Meg's Monthly MessageMotivational

The Perfect Lawn…I Mean Life

By November 3, 2017 4 Comments

Dandelions, like all things in nature are beautiful when you take the time to pay attention to them.
~June Stoyer

What is your favorite flower? There are so many to choose from: tulips, lilacs, daisies, lilies, roses… One of my favorites is the magnolia. The first time I saw one, I thought it was plastic and someone had glued plastic flowers to their tree. They were so perfect and so flawless; I was in love with their perfection!

One flower that might not often be named as a favorite is the dandelion. I’m sure you’re familiar with this plant creeping into your sidewalk cracks and distracting from your perfect green, lush lawn. The dictionary defines it as “a widely distributed weed of the daisy family, with a rosette of leaves, bright yellow flowers followed by globular heads of seeds with downy tufts.”

Those “downy tufts” can produce more than 2,000 seeds, this explains why getting rid of this weed is so difficult. And we definitely want to get rid of it. We don’t want our nice, green, lush lawn sprinkled with yellow weeds. So we pay neighborhood kids to pluck them out of our lawns and our lives. And then we spray with weed killer so they never come back.

Wouldn’t it be great if we could do this for every weed? Not just the ones that plague our lawn, but also our life?

Life weeds like wrinkles, parking tickets, wayward children, screechy cars, sleeping disorders, financial troubles – any and everything from short eyelashes to rude neighbors could be plucked from our life and eliminated with just one squirt.

Then we could happily enjoy our weed-less lives and fresh, green, lush lawns.

Perfection with just one squirt.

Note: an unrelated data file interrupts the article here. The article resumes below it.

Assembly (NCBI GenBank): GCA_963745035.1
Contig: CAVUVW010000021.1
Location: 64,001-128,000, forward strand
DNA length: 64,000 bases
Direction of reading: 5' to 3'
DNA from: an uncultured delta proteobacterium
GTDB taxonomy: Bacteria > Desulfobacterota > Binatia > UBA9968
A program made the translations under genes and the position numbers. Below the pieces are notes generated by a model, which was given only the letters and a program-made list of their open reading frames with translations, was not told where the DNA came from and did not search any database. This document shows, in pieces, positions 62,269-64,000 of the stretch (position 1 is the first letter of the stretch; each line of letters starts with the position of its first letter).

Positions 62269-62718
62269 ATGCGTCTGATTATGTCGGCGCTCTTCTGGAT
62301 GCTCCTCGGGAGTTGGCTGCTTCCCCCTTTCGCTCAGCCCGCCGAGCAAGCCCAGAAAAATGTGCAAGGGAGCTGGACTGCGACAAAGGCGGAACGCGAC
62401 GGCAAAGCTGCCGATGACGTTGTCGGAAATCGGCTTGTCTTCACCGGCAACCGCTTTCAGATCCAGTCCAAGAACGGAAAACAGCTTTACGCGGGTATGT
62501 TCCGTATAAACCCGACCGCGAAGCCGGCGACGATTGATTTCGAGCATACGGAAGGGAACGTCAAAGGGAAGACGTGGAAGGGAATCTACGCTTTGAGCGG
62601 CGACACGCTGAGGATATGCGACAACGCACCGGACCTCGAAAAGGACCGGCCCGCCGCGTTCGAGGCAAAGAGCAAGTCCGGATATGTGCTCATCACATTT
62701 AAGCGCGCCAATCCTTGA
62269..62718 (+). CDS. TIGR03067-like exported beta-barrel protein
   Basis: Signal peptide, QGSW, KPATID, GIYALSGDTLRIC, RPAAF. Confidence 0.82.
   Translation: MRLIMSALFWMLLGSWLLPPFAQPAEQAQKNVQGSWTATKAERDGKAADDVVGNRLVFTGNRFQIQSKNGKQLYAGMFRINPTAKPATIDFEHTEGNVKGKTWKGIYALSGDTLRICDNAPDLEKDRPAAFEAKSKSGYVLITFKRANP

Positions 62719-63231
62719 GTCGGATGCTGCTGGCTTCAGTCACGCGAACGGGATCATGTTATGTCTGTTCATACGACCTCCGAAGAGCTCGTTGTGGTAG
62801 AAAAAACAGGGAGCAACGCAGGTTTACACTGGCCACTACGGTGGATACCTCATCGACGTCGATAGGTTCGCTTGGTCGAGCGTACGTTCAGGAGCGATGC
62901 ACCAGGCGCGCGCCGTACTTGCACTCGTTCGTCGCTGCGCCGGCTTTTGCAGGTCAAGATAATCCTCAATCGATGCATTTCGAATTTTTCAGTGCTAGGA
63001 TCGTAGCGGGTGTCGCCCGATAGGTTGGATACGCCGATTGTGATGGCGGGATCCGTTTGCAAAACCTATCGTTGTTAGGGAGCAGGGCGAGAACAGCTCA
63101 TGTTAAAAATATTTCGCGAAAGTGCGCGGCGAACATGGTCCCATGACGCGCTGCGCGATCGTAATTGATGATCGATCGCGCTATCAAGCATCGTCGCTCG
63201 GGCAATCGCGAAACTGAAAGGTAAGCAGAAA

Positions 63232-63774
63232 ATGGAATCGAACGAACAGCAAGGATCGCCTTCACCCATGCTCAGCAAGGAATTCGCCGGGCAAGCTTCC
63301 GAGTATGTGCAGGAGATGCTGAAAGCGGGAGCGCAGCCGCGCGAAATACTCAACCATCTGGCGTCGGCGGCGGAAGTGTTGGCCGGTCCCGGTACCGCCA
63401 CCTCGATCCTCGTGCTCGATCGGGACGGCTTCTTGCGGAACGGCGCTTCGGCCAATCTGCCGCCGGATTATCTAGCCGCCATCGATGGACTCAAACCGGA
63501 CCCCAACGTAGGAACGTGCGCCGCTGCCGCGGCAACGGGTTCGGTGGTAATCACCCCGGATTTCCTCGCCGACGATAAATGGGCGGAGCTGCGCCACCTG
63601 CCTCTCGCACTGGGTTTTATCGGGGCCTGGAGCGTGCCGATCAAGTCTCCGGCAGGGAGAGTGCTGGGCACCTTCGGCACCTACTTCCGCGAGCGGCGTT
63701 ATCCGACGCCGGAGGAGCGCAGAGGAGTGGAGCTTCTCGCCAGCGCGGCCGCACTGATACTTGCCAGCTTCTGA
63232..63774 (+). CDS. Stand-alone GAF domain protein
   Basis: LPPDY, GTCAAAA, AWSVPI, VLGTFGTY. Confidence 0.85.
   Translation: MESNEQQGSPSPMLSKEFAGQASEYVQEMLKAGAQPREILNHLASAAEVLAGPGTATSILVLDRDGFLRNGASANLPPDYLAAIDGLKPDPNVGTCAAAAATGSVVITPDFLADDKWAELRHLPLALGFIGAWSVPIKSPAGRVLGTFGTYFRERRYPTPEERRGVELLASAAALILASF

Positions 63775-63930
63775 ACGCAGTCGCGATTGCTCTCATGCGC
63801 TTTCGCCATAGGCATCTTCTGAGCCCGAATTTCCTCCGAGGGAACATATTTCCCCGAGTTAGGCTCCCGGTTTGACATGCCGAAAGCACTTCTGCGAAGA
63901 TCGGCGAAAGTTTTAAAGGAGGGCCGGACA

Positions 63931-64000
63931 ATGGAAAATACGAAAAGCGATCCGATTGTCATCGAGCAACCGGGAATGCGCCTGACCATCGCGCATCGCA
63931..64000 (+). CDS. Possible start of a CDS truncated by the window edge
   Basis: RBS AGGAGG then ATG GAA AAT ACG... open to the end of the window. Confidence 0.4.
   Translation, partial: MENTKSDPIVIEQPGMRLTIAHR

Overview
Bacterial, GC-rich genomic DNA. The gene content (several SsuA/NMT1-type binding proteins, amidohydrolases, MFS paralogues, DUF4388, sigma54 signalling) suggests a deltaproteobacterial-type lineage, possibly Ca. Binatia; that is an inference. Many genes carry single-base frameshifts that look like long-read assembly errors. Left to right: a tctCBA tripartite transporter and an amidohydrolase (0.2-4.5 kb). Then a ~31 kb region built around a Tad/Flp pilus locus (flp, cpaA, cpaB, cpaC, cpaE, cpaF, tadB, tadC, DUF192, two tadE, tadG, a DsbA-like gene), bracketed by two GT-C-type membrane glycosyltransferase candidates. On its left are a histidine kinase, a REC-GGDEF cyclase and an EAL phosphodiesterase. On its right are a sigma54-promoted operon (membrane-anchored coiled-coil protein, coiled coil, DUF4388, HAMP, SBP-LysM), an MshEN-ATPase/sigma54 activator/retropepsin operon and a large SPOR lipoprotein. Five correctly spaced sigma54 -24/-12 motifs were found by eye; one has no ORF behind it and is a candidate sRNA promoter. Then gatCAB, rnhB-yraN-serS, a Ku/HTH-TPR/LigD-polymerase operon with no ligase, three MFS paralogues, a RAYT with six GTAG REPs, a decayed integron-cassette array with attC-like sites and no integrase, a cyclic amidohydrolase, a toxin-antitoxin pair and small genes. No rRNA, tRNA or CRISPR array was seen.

But wait, who decided that the dandelion was a weed? Who got to say that the dandelion wasn’t supposed to be a part of lawns or gardens or botanical decorations? Who invented dandelion weed killer?

Did you know that dandelions are packed with nutrients and hailed as the perfect detox tool, diuretic, and natural source of caffeine? Eating them (in a variety of ways I hear are delicious) can help with bone health, strengthen the liver, control diabetes, treat UTIs, prevent acne, help with weight loss, prevent cancer and anemia, treat jaundice, regulate blood pressure, promote digestion, and treat scurvy.

So wait, back to the question: who decided this amazing plant was a weed?

And who is it who gets to decide that the flaws of life are also in need of constant removal? Who gets to determine that wrinkles aren’t beautiful? That screechy cars aren’t helpful? That sleeping disorders can’t nourish the spirit as much as a dandelion can nourish the body?

I think it’s tempting to keep an eye on our neighbor’s green lawn and their seemingly perfect life and close our eyes to the dandelions that grow in our own. Those yellow lawn weeds might have a wide range of nutritional value, but life’s weeds provide nourishment unattainable in other ways. Screechy cars feed us with humility, wayward children strengthen our hearts, and financial burdens nourish our resolve.

And once we see those weeds, in life and in lawns, for the nutritious helps that they are, they become less irritating. Instead of wanting to get rid of them we just…want them. We see them less like the weed and more like the beautiful flower they’ve always been.  They don’t distract from our lives, they perfect them.

Join the discussion 4 Comments

  • Jannette LaRose says:

    Thank you so much for addressing this topic! I have long admired dandelions. They are the only flower little children are readily allowed to pick and present to their mothers…and how sad it is when the mother screeches about the “ugly weed” when the child only saw the beautiful flower. I wouldn’t have the life I have and love if it weren’t for the dandelions that have come and I am stronger, wiser, and happier for having experienced them. Hooray for the dandelions! That which doesn’t kill us can only make us stronger.

  • Jennifer Benton says:

    I’ve always considered dandelions pretty flowers and I am growing thru my trials more than ever when I was skating thru trouble free time. I would not give up my trials for stress free time for anything. I feel alive and useful servant of God.

  • Barbara says:

    Some see a Weed, others see a Wish

  • Sabrina says:

    Wow, I love this analogy! Thank you!